Italy has banned its high-technology fishing fleet from fishing for bluefin tuna this year. The decision, announced before the month-long fishing season began last weekend, means that 49 large purse-seine vessels capable of rounding up whole shoals of endangered bluefin will remain in port. The Italian catch quota is being given to “artisanal” vessels, fishing with long-lines.
Fishermen from the purse-seiners, who have tended to fish using spotter planes so they can catch the maximum amount of tuna, will be paid unemployment benefit.
A large number of skippers will receive nearly £5 million in compensation for decommissioning their vessels, with 30 out of the 49 being decommissioned by the end of this year.
Rumour has it that fishermen were content to stop fishing not only because they were paid handsomely to do so but because the local sub-stock of bluefin has disappeared from the fishing grounds.
EU eyes have been pointed on the Italian fleet, with a much smaller bluefin quota this year and the authorities are understood to have been wary of provoking legal action by getting into illegal fishing scandals like those which dogged the industry in 2007 and 2008.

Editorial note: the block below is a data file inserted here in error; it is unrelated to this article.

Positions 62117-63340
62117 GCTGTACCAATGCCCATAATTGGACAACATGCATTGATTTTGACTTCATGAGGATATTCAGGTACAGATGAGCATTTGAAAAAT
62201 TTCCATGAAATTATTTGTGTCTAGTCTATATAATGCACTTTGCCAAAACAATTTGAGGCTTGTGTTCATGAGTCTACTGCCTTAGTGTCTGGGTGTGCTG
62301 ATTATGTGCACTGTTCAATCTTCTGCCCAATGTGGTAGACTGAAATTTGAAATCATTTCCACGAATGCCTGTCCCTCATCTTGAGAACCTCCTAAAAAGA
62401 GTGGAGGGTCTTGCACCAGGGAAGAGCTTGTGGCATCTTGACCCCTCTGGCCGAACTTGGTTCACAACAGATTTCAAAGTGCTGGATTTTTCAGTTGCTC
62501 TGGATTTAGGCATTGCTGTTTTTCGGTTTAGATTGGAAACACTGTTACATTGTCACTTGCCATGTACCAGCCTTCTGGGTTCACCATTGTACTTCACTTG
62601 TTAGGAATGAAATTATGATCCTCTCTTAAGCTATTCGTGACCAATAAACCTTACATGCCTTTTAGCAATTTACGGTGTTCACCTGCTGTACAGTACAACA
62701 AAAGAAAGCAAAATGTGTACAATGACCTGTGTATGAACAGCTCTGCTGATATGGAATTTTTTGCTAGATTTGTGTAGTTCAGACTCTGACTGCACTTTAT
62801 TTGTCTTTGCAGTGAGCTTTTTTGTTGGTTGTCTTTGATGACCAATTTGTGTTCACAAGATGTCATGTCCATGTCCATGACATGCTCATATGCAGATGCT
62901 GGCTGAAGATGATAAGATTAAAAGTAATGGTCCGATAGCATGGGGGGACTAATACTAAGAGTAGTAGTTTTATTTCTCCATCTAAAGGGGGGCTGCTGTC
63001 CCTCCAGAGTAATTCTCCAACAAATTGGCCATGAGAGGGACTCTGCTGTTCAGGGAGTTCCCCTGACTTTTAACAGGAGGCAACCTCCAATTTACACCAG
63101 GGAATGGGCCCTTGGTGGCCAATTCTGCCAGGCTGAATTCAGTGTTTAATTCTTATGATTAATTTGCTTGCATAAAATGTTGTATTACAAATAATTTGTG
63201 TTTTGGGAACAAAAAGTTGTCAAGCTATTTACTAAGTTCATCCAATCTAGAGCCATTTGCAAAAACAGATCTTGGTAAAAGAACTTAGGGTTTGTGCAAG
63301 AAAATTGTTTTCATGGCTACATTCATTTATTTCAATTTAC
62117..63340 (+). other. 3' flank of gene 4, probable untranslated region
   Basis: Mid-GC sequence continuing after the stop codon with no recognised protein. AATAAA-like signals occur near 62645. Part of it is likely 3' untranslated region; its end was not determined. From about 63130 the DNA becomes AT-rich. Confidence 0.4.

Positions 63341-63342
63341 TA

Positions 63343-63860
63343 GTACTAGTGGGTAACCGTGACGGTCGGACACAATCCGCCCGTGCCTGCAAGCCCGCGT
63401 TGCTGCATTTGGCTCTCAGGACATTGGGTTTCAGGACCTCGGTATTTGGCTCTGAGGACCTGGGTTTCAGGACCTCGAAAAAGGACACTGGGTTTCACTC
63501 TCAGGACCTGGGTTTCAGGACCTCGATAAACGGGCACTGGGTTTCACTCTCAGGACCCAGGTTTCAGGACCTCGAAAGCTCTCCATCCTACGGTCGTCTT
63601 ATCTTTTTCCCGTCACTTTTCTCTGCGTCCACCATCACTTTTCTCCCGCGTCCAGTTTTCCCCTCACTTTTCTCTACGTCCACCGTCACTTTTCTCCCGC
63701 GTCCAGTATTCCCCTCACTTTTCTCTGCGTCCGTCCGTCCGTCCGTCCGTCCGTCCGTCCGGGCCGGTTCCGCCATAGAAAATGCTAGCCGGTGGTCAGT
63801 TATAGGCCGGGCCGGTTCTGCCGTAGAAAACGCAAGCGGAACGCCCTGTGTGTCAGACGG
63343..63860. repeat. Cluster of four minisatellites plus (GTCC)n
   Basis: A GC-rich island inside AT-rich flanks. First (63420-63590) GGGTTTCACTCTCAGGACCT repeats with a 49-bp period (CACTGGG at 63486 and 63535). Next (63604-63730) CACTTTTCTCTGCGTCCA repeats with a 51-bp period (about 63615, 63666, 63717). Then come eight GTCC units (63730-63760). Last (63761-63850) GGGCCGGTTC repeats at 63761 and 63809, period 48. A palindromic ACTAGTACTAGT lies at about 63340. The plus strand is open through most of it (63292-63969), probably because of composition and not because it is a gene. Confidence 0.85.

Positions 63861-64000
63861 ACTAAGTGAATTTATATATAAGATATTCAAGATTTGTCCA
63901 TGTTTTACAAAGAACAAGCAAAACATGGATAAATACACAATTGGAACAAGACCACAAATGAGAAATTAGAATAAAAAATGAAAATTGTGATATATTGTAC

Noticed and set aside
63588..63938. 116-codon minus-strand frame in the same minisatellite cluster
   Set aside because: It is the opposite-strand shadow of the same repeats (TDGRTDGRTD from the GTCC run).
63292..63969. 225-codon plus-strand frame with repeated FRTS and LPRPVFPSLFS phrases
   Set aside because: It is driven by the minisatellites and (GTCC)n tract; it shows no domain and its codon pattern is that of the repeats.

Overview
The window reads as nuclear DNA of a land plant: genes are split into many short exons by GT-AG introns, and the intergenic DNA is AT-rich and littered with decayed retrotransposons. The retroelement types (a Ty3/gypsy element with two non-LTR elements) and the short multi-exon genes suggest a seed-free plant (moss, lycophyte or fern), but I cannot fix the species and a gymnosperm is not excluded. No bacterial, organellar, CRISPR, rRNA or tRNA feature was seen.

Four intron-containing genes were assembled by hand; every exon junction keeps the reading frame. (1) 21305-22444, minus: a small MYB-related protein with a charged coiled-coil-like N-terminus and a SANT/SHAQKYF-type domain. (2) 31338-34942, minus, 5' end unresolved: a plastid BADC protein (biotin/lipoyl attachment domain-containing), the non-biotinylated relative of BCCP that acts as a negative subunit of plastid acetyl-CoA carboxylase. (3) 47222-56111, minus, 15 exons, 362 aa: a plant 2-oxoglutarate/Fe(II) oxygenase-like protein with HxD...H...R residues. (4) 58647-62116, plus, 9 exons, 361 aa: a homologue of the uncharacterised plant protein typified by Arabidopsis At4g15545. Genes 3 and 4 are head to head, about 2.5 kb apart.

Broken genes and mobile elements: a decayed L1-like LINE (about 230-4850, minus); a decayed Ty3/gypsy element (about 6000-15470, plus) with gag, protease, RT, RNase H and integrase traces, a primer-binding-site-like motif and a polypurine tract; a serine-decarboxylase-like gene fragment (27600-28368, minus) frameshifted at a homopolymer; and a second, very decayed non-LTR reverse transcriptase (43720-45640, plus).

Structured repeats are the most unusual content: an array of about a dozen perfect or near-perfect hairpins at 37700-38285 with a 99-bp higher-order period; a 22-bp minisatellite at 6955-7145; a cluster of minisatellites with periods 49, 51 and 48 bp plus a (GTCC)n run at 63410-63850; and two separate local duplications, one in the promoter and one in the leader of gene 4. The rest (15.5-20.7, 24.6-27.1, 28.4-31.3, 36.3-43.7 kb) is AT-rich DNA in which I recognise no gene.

The environmental group WWF, formerly the World Wildlife Fund, said Italy’s decision in tackling the bluefin’s decline should be seen as a good example which other countries should follow.
Dr Sergi Tudela of WWF Mediterranean said: “Italy’s decision to keep its purse seiners ashore is to be applauded and upheld as an example to follow.”
“Atlantic bluefin tuna stocks cannot resist for much longer – by all accounts the species is endangered, with current populations dwindling at less than 15 per cent of what they once were. Nevertheless this year fleets are sanctioned to catch another 13,500 tonnes of fish, even when the rules are still widely violated.”
“WWF calls on ICCAT – the International Commission for the Conservation of Atlantic Tunas, the regional management organization in charge of the Atlantic bluefin tuna fishery – and its members to respect their commitments to sustainable fisheries management.”
“A sound recovery plan for the exhausted species must finally be imposed when ICCAT meets in Paris in November – including above all a dramatic cut in catches to well below 8,000 tonnes.”
The latest advice from renowned international scientists shows that an annual catch of 8,000 tonnes would give the Atlantic bluefin tuna at best a 50 per cent chance of recovery.